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Kashmir India

WORLD
May 28, 2006 | From Times Wire Reports
Thousands of people protested in a Kashmiri village and locked up a soldier, alleging he had raped a girl on her way home from school, witnesses said. Police were trying to persuade the villagers to release the soldier and promised an investigation after the alleged assault in Singhpora village, 15 miles north of Srinagar, the summer capital of Jammu and Kashmir state.
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WORLD
May 2, 2006 | From the Associated Press
Islamic militants have killed 35 members of Kashmir's Hindu minority, police said Monday, days ahead of a planned meeting between the divided region's political separatists and India's prime minister. In one village, militants disguised as soldiers coaxed residents from their homes and then gunned down 22 of them -- the single deadliest attack by Islamic rebels in Kashmir since a 2003 cease-fire between India and Pakistan, police said.
WORLD
April 15, 2006 | From Times Wire Reports
At least eight grenade attacks blamed on separatists killed five people and injured 30 in Srinagar, the summer capital of India's Jammu and Kashmir state, police said. The victims, three women and two men, were civilians who died of their injuries at a hospital, said Mushtaq Ahmad, a police officer. The attacks targeted police patrols, the main bus station and a promenade frequented by tourists and lined with hotels and restaurants.
WORLD
January 19, 2006 | Paul Watson, Times Staff Writer
India and Pakistan entered their third round of peace talks this week with little sign of significant progress toward resolving their dispute over Kashmir. After two days of negotiations that kicked off the latest round of talks, the nuclear-armed neighbors on Wednesday were only able to repeat an old commitment to seek a peaceful settlement to the Kashmir conflict and announce the opening of a second bus link across the cease-fire line that divides the Himalayan territory.
WORLD
November 18, 2005 | From Times Wire Reports
Civilians crossed the disputed Pakistani-Indian frontier for the first time since the devastating Oct. 8 earthquake. About two dozen mostly elderly men who had been visiting relatives in Pakistan when the quake struck walked to the Indian side across a dry riverbed under a damaged bridge at the Chakothi-Uri checkpoint. No one crossed over from the Indian side into Pakistani-controlled Kashmir. Both countries claim the Himalayan territory in its entirety.
WORLD
November 16, 2005 | Paul Watson, Times Staff Writer
The mailman delivered the first clues in the disappearance of Bushan Lal. They were written in a letter from someone claiming to be a member of the Indian army, who identified himself only as "a savior of humanity." The anonymous informant claimed that Indian soldiers had killed Lal, 25, along with three other porters hired to carry equipment and supplies for army troops fighting insurgents in disputed Kashmir.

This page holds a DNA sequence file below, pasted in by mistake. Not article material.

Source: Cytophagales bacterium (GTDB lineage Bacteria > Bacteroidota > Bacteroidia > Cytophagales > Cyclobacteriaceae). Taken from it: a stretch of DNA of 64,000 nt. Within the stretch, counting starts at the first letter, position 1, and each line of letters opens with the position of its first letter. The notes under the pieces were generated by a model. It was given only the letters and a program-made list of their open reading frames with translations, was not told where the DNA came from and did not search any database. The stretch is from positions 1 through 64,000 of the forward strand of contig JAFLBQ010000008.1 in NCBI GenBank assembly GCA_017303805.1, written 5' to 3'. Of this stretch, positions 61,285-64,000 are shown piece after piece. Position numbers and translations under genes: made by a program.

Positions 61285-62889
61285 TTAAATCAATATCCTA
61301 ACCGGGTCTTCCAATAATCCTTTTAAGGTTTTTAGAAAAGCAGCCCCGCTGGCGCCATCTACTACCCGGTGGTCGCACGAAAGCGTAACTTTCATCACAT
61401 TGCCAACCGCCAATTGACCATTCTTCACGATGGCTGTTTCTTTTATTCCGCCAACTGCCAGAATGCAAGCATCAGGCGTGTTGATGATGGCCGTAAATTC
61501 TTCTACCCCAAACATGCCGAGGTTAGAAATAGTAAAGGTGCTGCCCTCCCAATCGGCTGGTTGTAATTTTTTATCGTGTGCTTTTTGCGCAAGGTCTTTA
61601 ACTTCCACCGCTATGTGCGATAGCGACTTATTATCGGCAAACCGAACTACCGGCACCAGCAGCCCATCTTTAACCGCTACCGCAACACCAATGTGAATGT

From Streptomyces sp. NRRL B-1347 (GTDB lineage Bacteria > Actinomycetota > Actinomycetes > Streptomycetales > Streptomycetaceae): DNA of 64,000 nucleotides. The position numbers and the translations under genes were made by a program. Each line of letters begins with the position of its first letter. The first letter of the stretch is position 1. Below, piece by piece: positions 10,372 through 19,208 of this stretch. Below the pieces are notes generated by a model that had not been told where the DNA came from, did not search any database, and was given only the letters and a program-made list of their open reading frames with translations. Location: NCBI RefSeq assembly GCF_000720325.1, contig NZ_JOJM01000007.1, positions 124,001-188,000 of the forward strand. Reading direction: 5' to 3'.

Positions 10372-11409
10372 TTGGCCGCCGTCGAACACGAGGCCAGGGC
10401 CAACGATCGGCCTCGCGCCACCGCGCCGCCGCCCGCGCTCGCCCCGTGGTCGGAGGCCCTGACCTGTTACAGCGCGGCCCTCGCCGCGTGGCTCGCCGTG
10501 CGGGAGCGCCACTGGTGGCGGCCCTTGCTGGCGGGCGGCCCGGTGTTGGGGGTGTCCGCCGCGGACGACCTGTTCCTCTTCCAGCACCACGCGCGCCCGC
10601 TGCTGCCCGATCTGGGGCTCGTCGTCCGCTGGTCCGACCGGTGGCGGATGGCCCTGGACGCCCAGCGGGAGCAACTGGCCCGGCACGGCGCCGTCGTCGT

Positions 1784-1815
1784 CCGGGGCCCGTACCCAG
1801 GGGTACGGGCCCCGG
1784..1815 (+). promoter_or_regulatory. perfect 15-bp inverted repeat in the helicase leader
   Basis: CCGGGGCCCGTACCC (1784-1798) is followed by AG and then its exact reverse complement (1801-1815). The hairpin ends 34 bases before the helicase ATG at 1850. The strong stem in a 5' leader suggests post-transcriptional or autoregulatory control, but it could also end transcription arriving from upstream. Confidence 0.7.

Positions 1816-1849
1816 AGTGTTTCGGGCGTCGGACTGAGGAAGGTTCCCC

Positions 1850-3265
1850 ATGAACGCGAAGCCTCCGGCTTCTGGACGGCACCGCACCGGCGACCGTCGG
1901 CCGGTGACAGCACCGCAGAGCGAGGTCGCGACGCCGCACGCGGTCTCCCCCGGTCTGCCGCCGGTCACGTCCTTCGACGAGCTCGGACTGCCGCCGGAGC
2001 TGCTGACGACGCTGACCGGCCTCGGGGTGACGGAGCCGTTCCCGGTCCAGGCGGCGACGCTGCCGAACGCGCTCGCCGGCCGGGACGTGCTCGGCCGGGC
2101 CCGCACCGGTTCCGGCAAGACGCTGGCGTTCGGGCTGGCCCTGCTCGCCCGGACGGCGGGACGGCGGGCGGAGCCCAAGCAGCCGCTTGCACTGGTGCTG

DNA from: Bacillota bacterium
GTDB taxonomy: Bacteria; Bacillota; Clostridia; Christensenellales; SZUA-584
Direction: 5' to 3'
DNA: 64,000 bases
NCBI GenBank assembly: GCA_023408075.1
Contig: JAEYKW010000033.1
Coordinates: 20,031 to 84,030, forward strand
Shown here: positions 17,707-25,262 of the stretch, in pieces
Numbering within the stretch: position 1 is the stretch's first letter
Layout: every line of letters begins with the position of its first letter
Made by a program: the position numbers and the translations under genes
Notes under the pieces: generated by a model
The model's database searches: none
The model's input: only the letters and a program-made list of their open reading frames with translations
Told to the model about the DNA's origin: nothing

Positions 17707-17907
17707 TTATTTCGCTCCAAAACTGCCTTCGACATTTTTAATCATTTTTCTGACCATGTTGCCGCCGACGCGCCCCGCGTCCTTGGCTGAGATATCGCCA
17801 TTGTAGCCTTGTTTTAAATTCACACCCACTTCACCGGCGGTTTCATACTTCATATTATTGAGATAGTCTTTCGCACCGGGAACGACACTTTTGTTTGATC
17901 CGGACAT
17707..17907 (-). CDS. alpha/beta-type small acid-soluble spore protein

WORLD
November 8, 2005 | Paul Watson and John M. Glionna, Times Staff Writers
For all of his life, Syed Taneer Hussain has waited to cross the de facto border that divides the disputed territory of Jammu and Kashmir and see relatives he has never had a chance to meet. But like every other day of belligerence between India and Pakistan, Monday ended in heartbreak. The 52-year-old teacher had thought his time had finally come. Following Oct. 8's magnitude 7.
WORLD
October 19, 2005 | Carol J. Williams and Henry Chu, Times Staff Writers
Moved by an earthquake that unleashed death and destruction on both sides of divided Kashmir, Pakistani and Indian leaders agreed Tuesday to at least temporarily scale back barriers that have kept families apart for 58 years. During a visit to Muzaffarabad, the quake-ravaged capital of the region of Kashmir that Pakistan controls, President Pervez Musharraf appealed to New Delhi to allow Kashmiris to cross the de facto border and bring aid to suffering relatives.
WORLD
October 9, 2005 | Mubashir Zaidi, Paul Watson and Zulfiqar Ali, Special to The Times
More than 18,000 people were killed when a powerful earthquake struck northern Pakistan, a military spokesman said today, in a disaster that entombed hundreds of children in their schools, flattened a high-rise apartment building in the Pakistani capital and devastated an untold number of villages. The magnitude-7.6 quake struck just after 8:50 a.m. Saturday in the disputed region of Kashmir and reverberated across a swath of northern Pakistan, India and Afghanistan.
WORLD
September 11, 2005 | From Times Wire Reports
Suspected Islamic rebels attacked a military convoy in the Indian-held portion of Kashmir, killing five soldiers and wounding three others. The attack on a highway linking the cities of Srinagar and Jammu came as the military convoy passed through the town of Awantipora. A Pakistani-based militant group claimed responsibility in a telephone call to a news agency.
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